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|Number of cells||5|
|Discovered by||Richard K. Guy|
|Year of discovery||1969|
- For other meanings of the term 'glider', see Glider (disambiguation).
The glider (or featherweight spaceship) is the smallest, most common, and first-discovered spaceship. It travels diagonally across the Life grid at a speed of c/4. Gliders are important because they are easily produced (for an example see the Gosper glider gun), can be collided with each other to form more complicated objects (see glider synthesis), and can be used to transmit information over long distances.
The glider was found by Richard K. Guy in 1969 while Conway's group was attempting to track the evolution of the R-pentomino. It is often wrongly stated that John Conway discovered the glider, but Conway himself has said that it was Guy, a fact expounded in Conway's biography, Genius at Play:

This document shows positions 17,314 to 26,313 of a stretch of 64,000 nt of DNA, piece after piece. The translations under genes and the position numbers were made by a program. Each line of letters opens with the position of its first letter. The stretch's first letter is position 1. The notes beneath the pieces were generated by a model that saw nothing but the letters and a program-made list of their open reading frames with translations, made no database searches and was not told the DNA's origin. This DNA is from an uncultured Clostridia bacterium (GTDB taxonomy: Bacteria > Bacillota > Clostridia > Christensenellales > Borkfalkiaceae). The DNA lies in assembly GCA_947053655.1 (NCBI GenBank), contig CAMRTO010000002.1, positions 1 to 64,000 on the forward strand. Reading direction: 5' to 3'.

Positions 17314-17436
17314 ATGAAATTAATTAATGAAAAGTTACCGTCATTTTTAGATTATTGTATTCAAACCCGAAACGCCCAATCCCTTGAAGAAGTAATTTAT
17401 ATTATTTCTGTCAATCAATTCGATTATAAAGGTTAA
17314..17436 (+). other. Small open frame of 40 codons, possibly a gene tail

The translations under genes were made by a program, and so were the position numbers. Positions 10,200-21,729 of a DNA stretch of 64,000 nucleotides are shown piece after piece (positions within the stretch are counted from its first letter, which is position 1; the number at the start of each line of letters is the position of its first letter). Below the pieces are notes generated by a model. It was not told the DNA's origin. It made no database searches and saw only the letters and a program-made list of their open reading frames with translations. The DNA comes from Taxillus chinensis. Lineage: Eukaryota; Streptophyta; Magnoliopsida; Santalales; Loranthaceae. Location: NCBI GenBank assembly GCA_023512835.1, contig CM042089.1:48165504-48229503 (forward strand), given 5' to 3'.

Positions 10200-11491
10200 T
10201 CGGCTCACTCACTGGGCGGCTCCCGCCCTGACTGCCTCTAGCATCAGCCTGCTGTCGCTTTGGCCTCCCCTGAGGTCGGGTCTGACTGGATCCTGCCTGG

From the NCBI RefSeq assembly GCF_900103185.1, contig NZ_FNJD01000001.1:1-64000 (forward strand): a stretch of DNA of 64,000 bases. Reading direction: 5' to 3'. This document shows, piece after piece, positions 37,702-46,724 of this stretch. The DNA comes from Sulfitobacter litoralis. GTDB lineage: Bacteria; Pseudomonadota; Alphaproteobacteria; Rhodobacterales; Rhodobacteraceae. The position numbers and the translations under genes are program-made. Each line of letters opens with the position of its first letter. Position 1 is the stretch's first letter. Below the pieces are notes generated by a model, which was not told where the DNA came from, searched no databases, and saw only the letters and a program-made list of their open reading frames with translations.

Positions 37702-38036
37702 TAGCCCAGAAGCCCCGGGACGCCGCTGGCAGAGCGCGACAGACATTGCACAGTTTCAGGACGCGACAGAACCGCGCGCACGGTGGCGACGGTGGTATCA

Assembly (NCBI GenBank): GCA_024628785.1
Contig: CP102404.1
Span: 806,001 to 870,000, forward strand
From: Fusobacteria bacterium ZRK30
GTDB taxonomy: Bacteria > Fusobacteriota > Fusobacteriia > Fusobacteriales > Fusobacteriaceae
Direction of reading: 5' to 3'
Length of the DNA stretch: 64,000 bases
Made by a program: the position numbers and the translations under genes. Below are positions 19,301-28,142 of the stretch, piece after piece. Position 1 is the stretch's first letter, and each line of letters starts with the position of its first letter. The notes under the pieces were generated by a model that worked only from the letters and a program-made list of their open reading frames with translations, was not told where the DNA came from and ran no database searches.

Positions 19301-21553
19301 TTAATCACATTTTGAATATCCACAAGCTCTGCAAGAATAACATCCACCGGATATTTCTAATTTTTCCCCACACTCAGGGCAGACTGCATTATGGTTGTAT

|“||[…] They'd all head back to the department eventually and continue on the trail of the methuselah r-pentomino, hoping to happen upon an information stream. The Life computer program was still in the works, so frustration over their lack of success was exacerbated by the fact that the investigators were still working manually. Even 10 generations proved nearly impossible to document accurately without elaborate and diligent checks. In this regard, a force for good arrived in the form of Richard Guy, Mike's father, who visited nearly every summer. British-born, he had studied mathematics at Cambridge, spending much of his time playing and analyzing chess, composing endgame problems that he published in the British Chess Magazine. This led to his intensive games research, considered pivotal in the history of combinatorial game theory. He served in the Royal Air Force during the war and as a meteorologist in Iceland and Bermuda, then lectured for a time at the University of London, as well as in Singapore and in Delhi at the Indian Institute of Technology, before eventually landing at the University of Calgary. A precisian fellow—precise, careful, fastidious, conscientious—qualities of character that the Lifers on the whole lacked. Conway appointed him “blinker watcher,” a tedious task. He kept an accounting of blinkers and other debris that splintered off from center stage as the action in the spotlight evolved generation upon generation.